As a Bornean (Sarawakian, in particular) myself, I am always proud to learn and write about Bornean entrepreneurship.
But I’ve lived in Selangor for almost a decade now, and a lot of my work is focused on West Malaysia. So, I have very little knowledge about what the ecosystem of Sarawakian and Sabahan startups looks like, or who the players are even.
However, through the fifth edition of the annual Sarawak Shell LiveWIRE program, I spoke to 5 award winners made up of local startups who are new to me, and I would also like to introduce them to our readers.
EdaBeran is an e-commerce marketplace that allows local brands (mainly Sarawakan) to market their cultural products to a global audience. Many times you would be hard pressed to find these microtags in urban areas, even more so in rural areas.
On EdaBeran, there are clothing brands, accessories, and even beauty products from budding artisans and entrepreneurs, and the startup claims to reinvest the majority of its profits in the brands it serves.
Moses co-founded the business with his sister, Christal, just a week before the first AGC in 2020. Coming from the Kenyah and Kayan community in rural Baram, Sarawak gives Moses the will to prove that an indigenous man like he can succeed in the world and make a difference in rural communities.
He believes that there are 3 ways to develop communities in rural areas: through education, good governance and entrepreneurship, the latter with which he assumes and has an impact on others in the community.
“Our goal at the moment is to inspire more people, especially in Borneo, to get into entrepreneurship. We believe we are capable of being the best storytellers in Borneo, ”said Moses.
When the pandemic began, Mohammad Hajib bin Ali saw many supermarkets empty. It was then that he learned about food security and realized that modern agriculture could be used to support our food supply.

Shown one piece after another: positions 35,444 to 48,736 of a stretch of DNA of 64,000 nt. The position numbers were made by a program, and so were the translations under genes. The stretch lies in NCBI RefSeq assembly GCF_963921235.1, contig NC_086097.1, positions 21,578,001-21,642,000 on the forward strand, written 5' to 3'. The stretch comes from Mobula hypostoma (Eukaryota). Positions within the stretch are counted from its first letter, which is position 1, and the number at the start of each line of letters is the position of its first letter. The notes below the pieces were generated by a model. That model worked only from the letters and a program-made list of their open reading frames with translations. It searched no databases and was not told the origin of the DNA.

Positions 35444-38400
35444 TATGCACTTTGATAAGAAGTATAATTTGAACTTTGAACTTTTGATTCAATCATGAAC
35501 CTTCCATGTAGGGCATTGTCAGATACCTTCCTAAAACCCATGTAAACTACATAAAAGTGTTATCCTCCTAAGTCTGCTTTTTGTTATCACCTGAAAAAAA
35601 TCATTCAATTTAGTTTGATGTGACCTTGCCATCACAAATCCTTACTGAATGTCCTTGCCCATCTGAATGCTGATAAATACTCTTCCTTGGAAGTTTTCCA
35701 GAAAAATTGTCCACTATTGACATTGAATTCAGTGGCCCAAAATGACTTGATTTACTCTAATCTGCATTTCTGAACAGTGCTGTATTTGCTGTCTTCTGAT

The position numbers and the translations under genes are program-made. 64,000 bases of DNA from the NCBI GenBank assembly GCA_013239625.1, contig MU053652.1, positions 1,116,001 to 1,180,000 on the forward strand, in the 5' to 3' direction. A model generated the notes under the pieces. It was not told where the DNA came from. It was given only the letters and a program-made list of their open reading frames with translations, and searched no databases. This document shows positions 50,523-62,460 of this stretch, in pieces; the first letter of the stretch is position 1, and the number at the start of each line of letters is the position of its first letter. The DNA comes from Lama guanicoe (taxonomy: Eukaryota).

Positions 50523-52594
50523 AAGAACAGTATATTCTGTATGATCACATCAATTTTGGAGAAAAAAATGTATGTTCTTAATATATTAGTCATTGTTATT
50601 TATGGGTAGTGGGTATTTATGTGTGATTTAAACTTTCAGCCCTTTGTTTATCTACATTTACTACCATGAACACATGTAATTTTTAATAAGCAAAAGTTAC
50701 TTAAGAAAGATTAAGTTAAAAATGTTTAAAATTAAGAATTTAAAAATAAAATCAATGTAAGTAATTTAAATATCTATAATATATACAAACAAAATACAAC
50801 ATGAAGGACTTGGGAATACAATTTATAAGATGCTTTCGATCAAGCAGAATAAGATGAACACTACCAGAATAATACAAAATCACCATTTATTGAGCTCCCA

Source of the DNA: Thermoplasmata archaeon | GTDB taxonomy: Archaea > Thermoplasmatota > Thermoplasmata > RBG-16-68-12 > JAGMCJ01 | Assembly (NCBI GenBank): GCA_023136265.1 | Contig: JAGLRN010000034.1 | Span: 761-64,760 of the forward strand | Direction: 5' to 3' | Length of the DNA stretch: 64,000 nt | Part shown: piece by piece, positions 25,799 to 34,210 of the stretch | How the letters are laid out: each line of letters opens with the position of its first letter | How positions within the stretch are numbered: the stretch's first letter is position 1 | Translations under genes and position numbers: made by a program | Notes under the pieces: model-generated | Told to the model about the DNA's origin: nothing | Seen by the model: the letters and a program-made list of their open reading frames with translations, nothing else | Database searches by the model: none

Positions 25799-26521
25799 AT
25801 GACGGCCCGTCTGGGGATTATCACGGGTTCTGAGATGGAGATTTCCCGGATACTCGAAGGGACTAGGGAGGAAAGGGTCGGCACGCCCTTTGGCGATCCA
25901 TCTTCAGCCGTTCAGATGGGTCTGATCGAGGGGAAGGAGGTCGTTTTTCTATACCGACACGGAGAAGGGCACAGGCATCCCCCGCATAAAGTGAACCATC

With small farms not implementing high technology, which leaves them behind in terms of food production, he therefore founded Farm4All to introduce modern farming methods such as smart fertigation and hydroponics.
“Our initiatives include introducing agricultural business models to budding young entrepreneurs, providing detailed knowledge to the public about modern agriculture and using landfills as farmland,” Hajib told Vulcan Post. The first initiative he mentioned reminded me of CocoJack, a startup that brings agritech and education to young B40s.
For the moment, Farm4All has not yet launched, and Hajib has joined Shell LiveWIRE 2020 in order to validate his idea and receive mentorship.
The current hurdle he faces is the funding needed to implement smart agriculture, which he manages by applying for a grant from the Ministry of Agriculture and other agencies.
In 2010, Fitriah ran a small part-time business where she marketed other people’s products, and next door she was selling fruit by the road.
8 years later, she was producing dried fruit from terung asam (sour eggplant) under the Kun Product brand, which she claims her company is a pioneer in Sarawak.
Moving from being an agent to owning and manufacturing her own products is a source of pride for her, alongside setting up joint ventures with farmers in remote areas through long-term cultivation contracts.
“Over the next 9 months, I plan to start marketing from Sarawak, as so far we have only focused on the Sarawak market. All these plans I had made in 2019, but had to be postponed because of COVID-19, ”Fitriah said.
If all goes according to plan, she will be able to increase farmers’ incomes, create more employment opportunities and introduce a unique Malaysian product through a fruit associated with the indigenous Dayak people.